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Climate change may bring rising obesity rates with higher temperatures

By HealthDay News

You can add obesity and its related health risks to the long list of threats posed by climate change, researchers report.

In a new review, researchers from Fox Chase Cancer Center in Philadelphia outlined the association between climate change and obesity.

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As global temperatures increase, people may become less physically active and less able to burn excess fat, putting them at increased risk of being overweight or obese.

In turn, that could lead to greater emissions of climate change-causing greenhouse gas emissions as overweight and obese people make greater use of fossil fuel-burning transportation such as cars instead of physically active ways of getting around such as walking or cycling.

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One of the health consequences of being overweight or obese is a higher risk of cancer, according to the authors of the review, published recently in the journal Hormone and Metabolic Research.

"Obesity is associated with risk of various malignancies, including breast and endometrial cancers, cancer of the esophagus, gastric cardia, colon, rectum, liver, gallbladder, pancreas, kidney, thyroid gland, and multiple myeloma," Dr. Christian Koch, director of the Fox Chase Cancer Center's section of endocrinology, and colleagues wrote.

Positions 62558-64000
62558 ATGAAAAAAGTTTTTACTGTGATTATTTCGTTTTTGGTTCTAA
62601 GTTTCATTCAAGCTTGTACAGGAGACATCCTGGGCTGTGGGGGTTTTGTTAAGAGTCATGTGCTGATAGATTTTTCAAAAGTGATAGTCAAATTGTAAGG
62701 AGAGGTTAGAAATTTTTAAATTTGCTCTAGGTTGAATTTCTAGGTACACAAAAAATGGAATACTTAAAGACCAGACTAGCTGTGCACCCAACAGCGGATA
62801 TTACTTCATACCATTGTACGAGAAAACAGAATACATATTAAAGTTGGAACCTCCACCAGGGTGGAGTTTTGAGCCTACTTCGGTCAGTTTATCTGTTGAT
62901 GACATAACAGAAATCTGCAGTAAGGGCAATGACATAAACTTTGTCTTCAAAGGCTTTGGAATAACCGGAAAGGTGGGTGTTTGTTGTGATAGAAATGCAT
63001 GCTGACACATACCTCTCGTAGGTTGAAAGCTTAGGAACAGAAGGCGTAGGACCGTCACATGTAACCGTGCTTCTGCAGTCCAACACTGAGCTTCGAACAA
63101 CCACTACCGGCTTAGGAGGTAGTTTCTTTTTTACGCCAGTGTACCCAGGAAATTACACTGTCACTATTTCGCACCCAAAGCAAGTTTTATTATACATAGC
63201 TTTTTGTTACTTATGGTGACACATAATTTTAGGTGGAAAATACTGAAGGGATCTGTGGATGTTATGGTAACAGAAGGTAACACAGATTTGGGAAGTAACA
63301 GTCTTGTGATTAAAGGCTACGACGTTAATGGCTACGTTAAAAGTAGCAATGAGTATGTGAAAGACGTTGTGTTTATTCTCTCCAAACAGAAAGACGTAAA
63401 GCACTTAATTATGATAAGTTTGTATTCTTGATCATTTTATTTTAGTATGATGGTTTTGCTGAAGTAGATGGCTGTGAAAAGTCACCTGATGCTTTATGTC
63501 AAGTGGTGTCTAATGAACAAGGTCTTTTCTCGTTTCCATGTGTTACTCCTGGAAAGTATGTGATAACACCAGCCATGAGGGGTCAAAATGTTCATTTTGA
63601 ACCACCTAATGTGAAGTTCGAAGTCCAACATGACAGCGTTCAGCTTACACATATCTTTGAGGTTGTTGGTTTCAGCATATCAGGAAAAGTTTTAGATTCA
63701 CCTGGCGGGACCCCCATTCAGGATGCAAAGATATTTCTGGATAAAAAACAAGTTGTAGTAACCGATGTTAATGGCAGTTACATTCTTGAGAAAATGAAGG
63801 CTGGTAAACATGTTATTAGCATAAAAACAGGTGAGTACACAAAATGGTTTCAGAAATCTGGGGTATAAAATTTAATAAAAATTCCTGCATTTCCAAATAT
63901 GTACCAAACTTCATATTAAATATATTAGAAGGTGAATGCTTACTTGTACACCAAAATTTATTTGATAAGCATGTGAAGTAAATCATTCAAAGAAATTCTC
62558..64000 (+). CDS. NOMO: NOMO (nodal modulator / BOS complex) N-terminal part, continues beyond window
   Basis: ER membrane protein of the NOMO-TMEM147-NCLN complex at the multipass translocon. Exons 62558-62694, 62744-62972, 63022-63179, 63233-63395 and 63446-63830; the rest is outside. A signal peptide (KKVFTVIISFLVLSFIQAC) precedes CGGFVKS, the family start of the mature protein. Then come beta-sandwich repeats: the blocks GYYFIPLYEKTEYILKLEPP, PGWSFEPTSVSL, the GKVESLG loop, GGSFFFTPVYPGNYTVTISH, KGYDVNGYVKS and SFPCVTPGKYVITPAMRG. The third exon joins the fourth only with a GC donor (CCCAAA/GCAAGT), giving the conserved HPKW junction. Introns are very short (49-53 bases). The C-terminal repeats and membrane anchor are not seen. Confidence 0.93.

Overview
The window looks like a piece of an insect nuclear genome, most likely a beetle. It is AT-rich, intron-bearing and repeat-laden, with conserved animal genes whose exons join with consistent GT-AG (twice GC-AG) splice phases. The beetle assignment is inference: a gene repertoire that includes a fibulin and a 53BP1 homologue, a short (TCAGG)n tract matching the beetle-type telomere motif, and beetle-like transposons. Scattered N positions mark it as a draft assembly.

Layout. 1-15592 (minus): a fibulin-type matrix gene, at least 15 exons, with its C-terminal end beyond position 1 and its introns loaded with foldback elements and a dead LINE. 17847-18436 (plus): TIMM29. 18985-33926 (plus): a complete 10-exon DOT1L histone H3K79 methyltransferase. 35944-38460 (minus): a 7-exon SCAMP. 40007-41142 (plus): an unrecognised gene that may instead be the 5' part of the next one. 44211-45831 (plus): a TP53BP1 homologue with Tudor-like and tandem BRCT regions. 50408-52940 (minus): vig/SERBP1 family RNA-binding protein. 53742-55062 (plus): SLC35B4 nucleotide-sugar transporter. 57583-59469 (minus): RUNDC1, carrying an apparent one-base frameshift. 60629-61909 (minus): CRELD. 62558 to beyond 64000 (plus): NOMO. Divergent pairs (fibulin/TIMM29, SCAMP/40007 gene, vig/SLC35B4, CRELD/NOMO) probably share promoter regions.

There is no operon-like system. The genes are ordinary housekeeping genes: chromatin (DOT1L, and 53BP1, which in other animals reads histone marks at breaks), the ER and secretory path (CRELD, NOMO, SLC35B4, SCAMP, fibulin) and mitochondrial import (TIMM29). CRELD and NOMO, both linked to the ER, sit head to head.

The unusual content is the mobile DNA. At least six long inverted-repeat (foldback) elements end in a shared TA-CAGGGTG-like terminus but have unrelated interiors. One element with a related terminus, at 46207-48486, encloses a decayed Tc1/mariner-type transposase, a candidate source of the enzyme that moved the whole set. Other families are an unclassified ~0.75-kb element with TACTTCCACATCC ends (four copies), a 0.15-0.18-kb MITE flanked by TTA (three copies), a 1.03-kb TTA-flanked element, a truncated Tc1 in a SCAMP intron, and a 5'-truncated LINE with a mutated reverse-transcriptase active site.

There are a number of reasons why overweight and obese people are more likely to develop cancer, including an increase in insulin levels that can put them at higher risk for colon, kidney, prostate and endometrial cancer.

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In women, fat tissue can produce estrogens that can promote endometrial, breast and ovarian cancer.

In terms of diet, "what we need to go back to is 'less is more' to address the problem," Koch said in a Fox Chase news release. "It is better to have an excellent quality product that would cost more but is healthier rather than something that is lower quality, cheaper and less healthy. We need to look at the whole picture and how we can make this world better."

How food is sourced is also part of the picture. For example, the Mediterranean diet and others lower in meat "have been estimated to reduce greenhouse gas emissions by 72%, land use by 58%, and energy consumption by 52%," the researchers wrote.

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"This article is about raising awareness about how things interconnect the average person needs to be aware of how these factors affect each other," Koch said.

More information

The U.S. National Institute of Diabetes and Digestive and Kidney Diseases has more on the health risks of excess weight and obesity.

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